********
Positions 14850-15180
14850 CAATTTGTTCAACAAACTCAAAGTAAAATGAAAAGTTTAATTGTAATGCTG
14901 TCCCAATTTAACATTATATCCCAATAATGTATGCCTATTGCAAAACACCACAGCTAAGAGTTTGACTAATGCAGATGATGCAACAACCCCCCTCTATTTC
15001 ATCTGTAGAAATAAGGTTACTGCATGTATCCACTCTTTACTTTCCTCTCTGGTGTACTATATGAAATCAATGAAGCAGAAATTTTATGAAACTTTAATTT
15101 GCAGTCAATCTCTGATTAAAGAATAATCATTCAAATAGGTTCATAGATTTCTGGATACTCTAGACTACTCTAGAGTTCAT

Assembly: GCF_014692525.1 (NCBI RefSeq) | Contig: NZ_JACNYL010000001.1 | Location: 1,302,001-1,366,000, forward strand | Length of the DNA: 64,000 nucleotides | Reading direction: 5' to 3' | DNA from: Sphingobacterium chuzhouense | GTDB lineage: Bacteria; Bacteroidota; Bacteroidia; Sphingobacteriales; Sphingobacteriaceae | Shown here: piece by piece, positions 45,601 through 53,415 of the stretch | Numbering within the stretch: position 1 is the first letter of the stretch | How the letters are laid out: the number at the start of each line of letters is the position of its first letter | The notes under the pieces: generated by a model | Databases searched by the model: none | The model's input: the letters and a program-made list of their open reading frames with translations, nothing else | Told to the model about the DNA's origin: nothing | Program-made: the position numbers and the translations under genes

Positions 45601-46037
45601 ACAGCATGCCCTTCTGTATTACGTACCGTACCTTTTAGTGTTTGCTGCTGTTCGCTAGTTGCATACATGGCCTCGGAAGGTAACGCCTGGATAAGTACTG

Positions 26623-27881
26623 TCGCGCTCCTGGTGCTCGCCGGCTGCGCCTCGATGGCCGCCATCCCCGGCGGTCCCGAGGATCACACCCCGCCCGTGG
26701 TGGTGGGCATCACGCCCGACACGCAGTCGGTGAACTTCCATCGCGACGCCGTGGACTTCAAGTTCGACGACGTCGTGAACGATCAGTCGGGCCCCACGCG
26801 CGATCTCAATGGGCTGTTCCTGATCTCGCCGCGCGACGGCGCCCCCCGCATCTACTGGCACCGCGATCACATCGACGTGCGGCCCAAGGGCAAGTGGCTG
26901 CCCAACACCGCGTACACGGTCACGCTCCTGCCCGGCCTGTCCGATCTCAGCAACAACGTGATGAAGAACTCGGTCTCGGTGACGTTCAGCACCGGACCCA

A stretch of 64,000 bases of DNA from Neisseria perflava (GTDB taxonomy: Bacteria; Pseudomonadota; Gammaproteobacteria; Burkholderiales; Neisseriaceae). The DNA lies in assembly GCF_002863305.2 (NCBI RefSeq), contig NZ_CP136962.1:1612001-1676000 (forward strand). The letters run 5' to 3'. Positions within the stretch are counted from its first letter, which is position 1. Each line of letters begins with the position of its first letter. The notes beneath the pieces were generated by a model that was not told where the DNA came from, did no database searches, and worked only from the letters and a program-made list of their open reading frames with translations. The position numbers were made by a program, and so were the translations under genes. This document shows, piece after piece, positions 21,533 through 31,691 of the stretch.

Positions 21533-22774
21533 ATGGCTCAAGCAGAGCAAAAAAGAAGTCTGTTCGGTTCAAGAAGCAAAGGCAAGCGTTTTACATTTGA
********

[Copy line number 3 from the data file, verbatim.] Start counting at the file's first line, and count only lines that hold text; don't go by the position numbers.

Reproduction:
14901 TCCCAATTTAACATTATATCCCAATAATGTATGCCTATTGCAAAACACCACAGCTAAGAGTTTGACTAATGCAGATGATGCAACAACCCCCCTCTATTTC